Is the pain at the pump worse in the Brazos Valley than elsewhere across the state? It's a question you our viewers answered a resounding yes to-- just last month.
Thursday morning, according to the Texas Gas Prices website, College Station had among the highest reported gas prices in the state, coming in at $3.89 a gallon.
News 3 has just learned there are multiple gas stations and other businesses being investigated by the Attorney General's Office. Thirteen to be exact, all coming from price gouging complaints some of you have filed with the Attorney General's Office.
Places in Bryan, College Station, Madisonville and Franklin are under investigation.
We first contacted the AG's office last month after many of you at home began noticing gas prices here in B/CS and surrounding communities as higher than those in nearby Houston and even Dallas.
Since the AG's investigation is ongoing, details about the specifics, such as what stations or businesses are under a watchful eye, are not being released and neither are the dates that those complaints were filed.
So it's unclear if they came in before or after Hurricane Ike, for which the AG's office is currently looking into more than 900 complaints of price gouging.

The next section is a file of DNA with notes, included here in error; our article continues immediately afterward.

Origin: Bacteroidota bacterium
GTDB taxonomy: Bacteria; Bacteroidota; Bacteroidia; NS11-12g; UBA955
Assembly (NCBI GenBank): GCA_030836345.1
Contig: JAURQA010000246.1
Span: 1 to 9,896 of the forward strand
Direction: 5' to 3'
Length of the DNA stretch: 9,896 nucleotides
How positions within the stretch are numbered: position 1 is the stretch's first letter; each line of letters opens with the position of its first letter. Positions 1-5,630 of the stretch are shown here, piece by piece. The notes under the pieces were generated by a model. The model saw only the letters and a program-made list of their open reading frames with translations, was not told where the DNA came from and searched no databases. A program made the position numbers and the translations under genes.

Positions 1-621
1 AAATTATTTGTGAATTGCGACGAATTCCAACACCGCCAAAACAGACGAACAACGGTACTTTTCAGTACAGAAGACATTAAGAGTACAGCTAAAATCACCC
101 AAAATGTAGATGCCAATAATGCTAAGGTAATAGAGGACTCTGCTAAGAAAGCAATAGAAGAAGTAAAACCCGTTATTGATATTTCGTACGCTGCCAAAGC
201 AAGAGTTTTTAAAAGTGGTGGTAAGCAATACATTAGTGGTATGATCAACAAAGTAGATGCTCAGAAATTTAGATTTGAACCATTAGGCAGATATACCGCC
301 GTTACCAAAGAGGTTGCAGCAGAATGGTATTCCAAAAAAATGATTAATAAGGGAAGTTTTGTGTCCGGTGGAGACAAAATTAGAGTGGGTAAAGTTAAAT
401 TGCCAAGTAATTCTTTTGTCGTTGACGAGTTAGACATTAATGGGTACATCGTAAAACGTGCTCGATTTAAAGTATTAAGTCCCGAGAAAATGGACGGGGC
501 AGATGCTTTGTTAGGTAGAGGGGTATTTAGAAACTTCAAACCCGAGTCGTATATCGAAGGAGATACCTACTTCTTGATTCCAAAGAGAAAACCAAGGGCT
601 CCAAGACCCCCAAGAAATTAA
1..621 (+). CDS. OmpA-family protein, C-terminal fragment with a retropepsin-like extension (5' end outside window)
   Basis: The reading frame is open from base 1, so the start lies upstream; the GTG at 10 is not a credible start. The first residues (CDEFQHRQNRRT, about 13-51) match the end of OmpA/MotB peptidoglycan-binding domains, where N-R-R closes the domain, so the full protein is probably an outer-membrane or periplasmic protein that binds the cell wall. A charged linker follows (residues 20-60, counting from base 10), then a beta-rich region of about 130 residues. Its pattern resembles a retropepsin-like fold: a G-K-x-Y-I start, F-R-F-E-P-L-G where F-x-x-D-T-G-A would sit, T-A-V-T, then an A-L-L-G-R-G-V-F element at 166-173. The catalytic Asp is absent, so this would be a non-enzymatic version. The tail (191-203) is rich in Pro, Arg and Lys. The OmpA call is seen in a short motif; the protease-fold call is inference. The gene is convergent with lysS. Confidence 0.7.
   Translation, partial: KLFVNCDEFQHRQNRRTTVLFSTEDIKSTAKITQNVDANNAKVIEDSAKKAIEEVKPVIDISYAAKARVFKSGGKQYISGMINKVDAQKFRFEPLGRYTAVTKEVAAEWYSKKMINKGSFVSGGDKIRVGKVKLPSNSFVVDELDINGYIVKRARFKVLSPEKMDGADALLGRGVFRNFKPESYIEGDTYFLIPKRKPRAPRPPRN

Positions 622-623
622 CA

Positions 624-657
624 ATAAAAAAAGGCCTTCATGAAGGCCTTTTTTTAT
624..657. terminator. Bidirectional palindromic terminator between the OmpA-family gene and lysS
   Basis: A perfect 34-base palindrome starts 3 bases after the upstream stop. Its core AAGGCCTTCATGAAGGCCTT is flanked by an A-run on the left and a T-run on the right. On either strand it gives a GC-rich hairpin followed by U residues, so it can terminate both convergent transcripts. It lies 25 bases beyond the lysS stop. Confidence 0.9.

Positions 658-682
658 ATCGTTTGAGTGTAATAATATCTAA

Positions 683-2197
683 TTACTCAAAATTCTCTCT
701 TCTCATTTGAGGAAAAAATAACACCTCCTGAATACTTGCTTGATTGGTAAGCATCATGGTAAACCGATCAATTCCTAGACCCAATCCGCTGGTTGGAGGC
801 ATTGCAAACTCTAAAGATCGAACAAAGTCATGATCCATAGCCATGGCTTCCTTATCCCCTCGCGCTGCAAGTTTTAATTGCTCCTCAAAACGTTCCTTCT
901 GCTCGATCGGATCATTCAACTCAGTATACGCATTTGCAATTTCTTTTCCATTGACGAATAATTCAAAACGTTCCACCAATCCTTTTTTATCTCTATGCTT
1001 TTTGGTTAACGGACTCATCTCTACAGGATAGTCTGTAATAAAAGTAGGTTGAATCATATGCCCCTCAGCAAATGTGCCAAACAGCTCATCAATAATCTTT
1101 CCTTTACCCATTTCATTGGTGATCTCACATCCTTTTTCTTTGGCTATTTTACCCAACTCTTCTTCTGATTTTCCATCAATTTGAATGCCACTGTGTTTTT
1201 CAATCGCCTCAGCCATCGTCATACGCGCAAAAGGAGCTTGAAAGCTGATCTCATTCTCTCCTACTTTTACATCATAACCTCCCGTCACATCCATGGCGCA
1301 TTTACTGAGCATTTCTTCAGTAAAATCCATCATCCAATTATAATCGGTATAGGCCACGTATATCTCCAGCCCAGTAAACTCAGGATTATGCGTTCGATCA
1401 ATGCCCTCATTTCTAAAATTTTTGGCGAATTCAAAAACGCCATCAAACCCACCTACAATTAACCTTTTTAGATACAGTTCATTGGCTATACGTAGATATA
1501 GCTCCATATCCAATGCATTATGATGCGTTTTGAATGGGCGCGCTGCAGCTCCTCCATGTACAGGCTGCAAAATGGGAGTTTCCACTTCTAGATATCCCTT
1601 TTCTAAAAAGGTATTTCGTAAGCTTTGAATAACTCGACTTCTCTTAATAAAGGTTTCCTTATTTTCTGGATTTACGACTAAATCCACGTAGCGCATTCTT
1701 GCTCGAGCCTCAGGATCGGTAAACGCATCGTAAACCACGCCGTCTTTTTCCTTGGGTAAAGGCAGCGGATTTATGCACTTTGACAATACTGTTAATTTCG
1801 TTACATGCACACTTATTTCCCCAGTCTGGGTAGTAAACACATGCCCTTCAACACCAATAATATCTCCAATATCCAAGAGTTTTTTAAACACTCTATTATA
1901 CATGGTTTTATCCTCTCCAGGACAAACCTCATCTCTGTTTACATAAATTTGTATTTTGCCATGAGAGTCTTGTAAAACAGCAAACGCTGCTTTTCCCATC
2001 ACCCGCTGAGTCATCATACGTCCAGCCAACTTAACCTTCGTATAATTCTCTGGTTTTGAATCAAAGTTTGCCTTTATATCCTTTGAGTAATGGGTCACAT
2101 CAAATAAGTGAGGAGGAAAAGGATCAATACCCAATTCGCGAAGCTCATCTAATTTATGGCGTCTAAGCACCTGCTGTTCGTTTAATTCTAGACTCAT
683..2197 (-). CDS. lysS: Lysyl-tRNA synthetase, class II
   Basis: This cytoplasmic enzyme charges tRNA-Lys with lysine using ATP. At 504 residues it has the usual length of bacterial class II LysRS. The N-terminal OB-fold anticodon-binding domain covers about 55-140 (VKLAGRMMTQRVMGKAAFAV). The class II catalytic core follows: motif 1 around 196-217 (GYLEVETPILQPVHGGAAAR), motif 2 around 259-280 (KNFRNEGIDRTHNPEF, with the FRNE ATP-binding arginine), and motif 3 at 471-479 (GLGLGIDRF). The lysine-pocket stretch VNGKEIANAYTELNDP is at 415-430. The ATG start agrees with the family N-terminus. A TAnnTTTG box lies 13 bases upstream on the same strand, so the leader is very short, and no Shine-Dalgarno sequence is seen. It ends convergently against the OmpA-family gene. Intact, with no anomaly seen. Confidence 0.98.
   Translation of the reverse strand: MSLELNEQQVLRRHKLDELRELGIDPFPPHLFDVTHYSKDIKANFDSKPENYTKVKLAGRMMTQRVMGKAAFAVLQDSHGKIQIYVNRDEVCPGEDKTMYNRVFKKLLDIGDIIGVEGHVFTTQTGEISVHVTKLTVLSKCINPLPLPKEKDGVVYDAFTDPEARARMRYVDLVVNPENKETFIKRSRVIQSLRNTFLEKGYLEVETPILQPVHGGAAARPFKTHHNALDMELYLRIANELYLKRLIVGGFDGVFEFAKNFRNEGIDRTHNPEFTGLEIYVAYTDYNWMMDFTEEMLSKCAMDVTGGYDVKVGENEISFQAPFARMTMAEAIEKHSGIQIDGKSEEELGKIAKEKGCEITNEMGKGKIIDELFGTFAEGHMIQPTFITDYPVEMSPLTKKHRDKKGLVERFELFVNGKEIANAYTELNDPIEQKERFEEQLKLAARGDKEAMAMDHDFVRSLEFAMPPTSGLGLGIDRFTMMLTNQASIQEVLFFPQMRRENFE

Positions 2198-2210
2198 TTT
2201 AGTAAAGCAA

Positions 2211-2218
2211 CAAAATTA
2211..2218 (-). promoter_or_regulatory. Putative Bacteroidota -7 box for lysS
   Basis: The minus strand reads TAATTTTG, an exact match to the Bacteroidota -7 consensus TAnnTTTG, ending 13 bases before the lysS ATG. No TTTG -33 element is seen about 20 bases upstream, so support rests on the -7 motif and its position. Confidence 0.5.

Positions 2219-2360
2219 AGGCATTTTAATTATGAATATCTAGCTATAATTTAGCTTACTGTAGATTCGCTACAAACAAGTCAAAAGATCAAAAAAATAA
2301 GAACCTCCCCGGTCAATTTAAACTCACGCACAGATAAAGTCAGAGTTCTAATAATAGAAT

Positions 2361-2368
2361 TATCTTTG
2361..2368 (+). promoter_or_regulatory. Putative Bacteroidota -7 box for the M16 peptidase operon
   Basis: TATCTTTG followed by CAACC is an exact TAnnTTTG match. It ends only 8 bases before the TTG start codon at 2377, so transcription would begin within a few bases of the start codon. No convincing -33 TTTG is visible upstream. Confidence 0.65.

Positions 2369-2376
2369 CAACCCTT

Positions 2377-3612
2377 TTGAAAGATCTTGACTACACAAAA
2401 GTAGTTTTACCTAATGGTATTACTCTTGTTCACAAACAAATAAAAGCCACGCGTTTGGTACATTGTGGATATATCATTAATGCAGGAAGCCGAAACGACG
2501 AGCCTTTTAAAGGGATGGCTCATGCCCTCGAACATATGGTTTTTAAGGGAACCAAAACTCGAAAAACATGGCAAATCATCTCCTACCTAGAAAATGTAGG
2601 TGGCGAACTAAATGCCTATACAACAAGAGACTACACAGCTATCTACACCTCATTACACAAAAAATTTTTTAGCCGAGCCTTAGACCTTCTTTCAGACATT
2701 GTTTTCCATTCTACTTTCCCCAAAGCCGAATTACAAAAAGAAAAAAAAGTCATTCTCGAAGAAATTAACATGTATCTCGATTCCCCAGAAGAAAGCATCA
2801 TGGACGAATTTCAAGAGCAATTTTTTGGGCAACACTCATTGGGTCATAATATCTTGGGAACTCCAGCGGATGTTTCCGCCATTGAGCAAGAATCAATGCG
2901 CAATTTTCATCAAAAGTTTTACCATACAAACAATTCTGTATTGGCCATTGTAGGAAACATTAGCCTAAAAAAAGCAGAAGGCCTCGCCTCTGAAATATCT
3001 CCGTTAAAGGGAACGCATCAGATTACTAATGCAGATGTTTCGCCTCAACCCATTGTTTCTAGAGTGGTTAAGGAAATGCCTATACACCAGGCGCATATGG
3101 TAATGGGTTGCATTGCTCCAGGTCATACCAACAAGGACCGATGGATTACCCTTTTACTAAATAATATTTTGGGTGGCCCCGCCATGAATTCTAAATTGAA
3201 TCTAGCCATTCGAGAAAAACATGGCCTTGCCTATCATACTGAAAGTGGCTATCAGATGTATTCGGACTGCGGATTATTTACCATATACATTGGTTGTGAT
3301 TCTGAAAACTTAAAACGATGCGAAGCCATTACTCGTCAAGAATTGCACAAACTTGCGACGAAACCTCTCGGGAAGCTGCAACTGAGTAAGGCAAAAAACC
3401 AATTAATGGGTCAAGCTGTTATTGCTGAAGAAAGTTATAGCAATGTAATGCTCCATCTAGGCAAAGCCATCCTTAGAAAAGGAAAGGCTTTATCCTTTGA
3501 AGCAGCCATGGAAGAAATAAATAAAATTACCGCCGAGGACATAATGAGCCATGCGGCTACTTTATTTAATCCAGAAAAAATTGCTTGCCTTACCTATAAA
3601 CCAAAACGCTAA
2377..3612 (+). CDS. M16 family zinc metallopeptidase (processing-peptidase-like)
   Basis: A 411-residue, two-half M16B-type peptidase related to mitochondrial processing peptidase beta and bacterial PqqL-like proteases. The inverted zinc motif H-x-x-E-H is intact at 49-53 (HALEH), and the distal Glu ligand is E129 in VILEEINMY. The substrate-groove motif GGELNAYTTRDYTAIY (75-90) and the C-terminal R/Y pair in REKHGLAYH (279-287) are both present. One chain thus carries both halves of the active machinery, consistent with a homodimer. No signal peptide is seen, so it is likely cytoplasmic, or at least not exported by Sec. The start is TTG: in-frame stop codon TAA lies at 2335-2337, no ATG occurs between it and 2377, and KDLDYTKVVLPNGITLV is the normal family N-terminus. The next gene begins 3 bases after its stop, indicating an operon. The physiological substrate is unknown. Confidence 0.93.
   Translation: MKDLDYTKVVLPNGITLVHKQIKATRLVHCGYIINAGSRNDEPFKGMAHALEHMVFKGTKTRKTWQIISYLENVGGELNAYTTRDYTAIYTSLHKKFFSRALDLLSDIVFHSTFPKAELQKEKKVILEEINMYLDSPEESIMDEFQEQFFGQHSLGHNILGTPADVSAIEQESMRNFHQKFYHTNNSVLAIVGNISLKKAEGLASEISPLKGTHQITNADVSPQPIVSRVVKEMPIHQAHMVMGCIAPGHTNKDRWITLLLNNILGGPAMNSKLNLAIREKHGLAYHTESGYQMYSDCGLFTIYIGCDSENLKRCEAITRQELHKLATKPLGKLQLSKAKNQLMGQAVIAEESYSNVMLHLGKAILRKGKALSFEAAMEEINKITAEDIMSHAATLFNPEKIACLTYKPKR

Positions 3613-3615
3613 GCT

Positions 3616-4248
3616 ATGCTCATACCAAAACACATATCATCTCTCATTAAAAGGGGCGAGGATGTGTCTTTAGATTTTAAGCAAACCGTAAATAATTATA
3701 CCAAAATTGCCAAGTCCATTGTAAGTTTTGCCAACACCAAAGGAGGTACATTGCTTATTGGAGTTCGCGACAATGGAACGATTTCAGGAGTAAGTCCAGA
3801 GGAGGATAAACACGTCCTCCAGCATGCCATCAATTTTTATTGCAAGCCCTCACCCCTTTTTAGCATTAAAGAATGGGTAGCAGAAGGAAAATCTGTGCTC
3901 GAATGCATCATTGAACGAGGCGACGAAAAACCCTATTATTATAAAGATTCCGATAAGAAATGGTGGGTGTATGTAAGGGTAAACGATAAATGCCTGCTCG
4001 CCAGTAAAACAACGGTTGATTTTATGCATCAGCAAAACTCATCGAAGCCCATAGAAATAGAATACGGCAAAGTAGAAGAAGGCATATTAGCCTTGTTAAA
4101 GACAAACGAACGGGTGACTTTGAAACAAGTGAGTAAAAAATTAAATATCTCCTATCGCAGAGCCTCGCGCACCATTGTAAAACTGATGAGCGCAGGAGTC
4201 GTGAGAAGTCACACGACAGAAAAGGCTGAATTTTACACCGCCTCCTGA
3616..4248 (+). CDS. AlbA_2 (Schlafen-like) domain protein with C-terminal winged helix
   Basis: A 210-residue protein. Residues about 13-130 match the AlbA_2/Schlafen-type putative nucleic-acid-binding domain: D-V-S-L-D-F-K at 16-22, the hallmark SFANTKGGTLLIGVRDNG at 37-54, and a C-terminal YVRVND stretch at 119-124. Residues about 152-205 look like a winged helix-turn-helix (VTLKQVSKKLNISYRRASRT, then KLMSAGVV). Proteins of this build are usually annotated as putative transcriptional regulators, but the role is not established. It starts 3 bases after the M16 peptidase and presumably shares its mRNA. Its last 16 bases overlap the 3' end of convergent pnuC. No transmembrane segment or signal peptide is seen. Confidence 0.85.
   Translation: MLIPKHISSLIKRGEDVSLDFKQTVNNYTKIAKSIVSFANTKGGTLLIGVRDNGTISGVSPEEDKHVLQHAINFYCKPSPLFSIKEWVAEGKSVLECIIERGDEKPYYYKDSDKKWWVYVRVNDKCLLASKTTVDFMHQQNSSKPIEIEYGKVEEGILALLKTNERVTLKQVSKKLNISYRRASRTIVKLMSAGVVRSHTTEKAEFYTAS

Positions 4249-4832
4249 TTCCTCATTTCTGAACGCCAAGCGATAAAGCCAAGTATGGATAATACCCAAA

Many of you at home have had concerns about whether gas prices here rise when college students return to town.
But is that price gouging? Ultimately it will be up to the AG to decide.
News 3 has filed an open records request with the Attorney General's Office to get our viewers more information.
We've also asked officials with Valero's Corporate Office in San Antonio why prices in the Brazos Valley may be so much higher.
Here's what they said:
-In smaller communities, stations aren't as big, and therefore don't buy in volume.
-Prices can vary depending on real estate in the area.
-Pollution standards can make a difference, such as buying gasoline with ethanol can make prices lower versus buying gasoline without ethanol.
-And, of course, natural disasters such as a Hurricane can drive the prices up.